In Liverpool all Police stations with cells were called âBridewellsâ and the Main Bridewell was the central lock up that was classified as a prison with its own Governor who was a Police Chief Inspector.
The Main Bridewell was in Cheapside in Liverpool and the building is still standing although it is in the process of being re-developed. It was first opened in 1867Â having been built in the Victorian tradition of striking fear into anyone who had the misfortune to have to spend some time there under lock and key. It had approximately 60 cells with each having a heavy wood door and each cell measuring 7ft x 7ft in total accommodation size. The toilet was positioned at the end of the wooden bench where a prisoner would have to sleep and the floors were made of stone.
The reception area of âthe mainâ ( as it was referred to by Police Officers) had a huge heavy door that was attended to by a Constable/ jailer. Once inside the premises, a prisoner would be presented to the Bridewell Sergeant or Inspector and the circumstances of the arrest would be explained by the arresting officer. Prisoners then had to remove articles of value and items such as belts, laces, braces etc for safe keeping and to prevent the prisoners causing harm to themselves. They would then be searched and detained in a cell.
Prisoners that were detained at other Bridewells throughout the greater Liverpool area who would be appearing at the Liverpool Magistrates Court the following morning would be transferred during the early hours of each day to the Main Bridewell for detention before court, as the Magistrates buildings was adjacent to the Court complex and had underground access.
This prison was completely secure. Once you were in that was it. A plaque on the wall in the reception area said:
"Please do not ask for bail because a refusal often offends"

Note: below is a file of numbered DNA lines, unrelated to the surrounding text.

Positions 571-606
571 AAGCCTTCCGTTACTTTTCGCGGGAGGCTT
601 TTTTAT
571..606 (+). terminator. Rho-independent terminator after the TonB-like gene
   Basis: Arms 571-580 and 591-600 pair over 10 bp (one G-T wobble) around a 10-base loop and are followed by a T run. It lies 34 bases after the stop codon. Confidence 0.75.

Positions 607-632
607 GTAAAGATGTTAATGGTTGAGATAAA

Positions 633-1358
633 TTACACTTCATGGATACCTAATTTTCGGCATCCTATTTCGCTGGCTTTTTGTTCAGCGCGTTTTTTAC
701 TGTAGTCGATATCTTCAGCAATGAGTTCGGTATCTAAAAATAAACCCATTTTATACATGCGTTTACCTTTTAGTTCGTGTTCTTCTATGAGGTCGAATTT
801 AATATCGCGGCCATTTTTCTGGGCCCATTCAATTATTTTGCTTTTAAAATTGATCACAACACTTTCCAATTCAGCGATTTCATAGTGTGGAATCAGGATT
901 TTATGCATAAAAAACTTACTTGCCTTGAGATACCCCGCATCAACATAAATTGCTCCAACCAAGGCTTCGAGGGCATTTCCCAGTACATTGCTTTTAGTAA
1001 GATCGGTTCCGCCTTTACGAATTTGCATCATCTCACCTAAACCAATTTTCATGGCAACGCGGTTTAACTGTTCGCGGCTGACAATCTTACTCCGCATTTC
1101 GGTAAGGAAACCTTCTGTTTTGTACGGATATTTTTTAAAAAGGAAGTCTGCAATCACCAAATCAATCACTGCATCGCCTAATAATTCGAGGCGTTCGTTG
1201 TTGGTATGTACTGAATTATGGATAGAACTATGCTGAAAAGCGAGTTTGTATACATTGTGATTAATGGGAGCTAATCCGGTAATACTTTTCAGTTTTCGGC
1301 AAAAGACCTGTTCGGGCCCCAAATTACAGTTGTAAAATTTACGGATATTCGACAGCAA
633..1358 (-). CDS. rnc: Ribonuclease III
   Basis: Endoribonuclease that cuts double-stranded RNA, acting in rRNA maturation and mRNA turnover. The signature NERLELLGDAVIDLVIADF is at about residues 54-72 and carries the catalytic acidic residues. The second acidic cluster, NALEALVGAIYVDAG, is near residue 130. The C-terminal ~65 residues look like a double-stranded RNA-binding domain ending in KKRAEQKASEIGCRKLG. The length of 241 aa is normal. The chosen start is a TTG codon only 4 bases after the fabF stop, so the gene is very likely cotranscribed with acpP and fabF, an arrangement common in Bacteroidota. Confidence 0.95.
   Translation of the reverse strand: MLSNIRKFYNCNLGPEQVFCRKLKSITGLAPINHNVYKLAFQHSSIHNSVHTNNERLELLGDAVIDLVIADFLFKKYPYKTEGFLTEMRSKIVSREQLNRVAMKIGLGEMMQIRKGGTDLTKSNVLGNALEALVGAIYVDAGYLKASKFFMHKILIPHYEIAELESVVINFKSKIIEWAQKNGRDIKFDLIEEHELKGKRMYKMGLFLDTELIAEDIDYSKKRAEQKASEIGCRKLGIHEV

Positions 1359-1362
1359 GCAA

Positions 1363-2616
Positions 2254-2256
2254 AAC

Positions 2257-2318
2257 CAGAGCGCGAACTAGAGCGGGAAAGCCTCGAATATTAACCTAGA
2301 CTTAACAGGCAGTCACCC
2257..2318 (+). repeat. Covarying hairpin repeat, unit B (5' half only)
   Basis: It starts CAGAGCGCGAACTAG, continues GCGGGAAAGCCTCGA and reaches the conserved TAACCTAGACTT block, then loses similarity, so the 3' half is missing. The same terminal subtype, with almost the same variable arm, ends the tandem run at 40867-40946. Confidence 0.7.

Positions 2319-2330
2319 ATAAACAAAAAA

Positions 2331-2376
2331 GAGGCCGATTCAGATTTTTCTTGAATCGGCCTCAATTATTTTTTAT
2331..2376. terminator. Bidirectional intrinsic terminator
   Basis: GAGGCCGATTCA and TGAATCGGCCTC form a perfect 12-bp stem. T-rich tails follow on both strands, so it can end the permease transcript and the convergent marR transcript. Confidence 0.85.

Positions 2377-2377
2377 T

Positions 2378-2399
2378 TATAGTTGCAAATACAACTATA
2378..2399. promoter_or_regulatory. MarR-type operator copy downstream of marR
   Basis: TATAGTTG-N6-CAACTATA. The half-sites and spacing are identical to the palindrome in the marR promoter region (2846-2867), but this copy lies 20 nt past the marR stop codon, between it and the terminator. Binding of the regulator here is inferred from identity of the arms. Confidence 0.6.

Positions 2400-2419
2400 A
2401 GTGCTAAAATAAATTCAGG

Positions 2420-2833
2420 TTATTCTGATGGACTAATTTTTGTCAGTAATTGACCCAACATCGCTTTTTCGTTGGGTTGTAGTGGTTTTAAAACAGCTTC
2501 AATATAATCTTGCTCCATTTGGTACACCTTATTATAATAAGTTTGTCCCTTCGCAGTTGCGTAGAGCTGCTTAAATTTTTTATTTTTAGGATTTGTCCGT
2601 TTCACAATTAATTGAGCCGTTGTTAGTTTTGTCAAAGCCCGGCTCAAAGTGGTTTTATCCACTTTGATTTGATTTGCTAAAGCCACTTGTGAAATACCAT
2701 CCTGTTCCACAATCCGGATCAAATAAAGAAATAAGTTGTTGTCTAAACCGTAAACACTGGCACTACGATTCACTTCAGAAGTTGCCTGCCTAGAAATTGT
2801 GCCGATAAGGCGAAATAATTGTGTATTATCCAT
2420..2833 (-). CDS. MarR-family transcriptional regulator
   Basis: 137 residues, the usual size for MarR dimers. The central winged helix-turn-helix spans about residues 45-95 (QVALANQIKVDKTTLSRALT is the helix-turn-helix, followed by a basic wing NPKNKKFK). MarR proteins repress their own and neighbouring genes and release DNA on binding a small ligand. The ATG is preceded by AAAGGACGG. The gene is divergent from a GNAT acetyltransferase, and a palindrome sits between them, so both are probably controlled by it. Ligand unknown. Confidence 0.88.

Many famous people including corrupt Police Officers have occupied a cell in this complex.
The main Bridewell closed in 1999 and is a grade II listed building.
Chris Kelly/Brian Starkey - 2012
The term Bridewell has its origins in the 16th century. Cardinal Wolsey had built a Bishops Palace at St Brides Well in London. Near to the banks of the River Fleet which is near to the modern day Fleet Street. Henry VIII at the time was using the Palace of Westminster when it was destroyed by fire. Wolsey offered the King the use of St Brides Well Palace; which the king accepted.
It was at this time that the King was trying to divorce his wife Catherine of Aragon and marry Ann Boleyn. The King was told that the marriage would be reviewed by the Popes representative; Papal Nuncio. Henry thought that the papal Nuncio would rule in his favour. However the papal Nuncio knew that Ann's family were well-connected in Europe; he decided that the decision to annul the marriage could only be made by the Pope himself. This finding enraged Henry VIII and shortly afterwards he drew away from the Roman Catholic Church and created the Church of England. He drew anger on St Brides Well Palace. His court left the palace and very soon it had fallen into disrepute.
Within a matter of years the word Saint had been dropped and the words bride's and well had been corrupted into Bridewell. The premises themselves became a house of correction or prison. Within a matter of years the term Bridewell have become common place throughout Great Britain.
Most offices of the Merseyside police will know of or will remember the Main Bridewell in Cheapside. However not many may not know of the West Derby Bridewell which until the 19th century stood on the corner of Prescot Road and Derby Lane, the site presently occupied by Barclays bank. Before the formation of the Liverpool Constabulary Force (later Liverpool Borough/City Police) in 1835 the Council operated a number of Bridewell's across Liverpool.
In recent years the term has been kept by a few forces namely Avon and Somerset, West Yorkshire, Garda Sicarno and of course Merseyside police. With introduction of centralised custody suites. Merseyside no longer use the term Bridewell, the word Bridewell Sgt has been replaced by custody officer and the old term Bridewell surgeon has been replaced by FME (force/forensic medical examiner).
Various forces have responsibility to the Home Office for national policing policy. The biggest irony is that the care and custody of detained persons is the responsibility of the West Yorkshire police. As mentioned previously they use the term Bridewell for the central custody suites. So as Merseyside no longer use the term, the rest of the country including the Metropolitan police and the Metropolitan police authority use the term Bridewell for large centralised custody suites.
Shaun Rothwell - 2012
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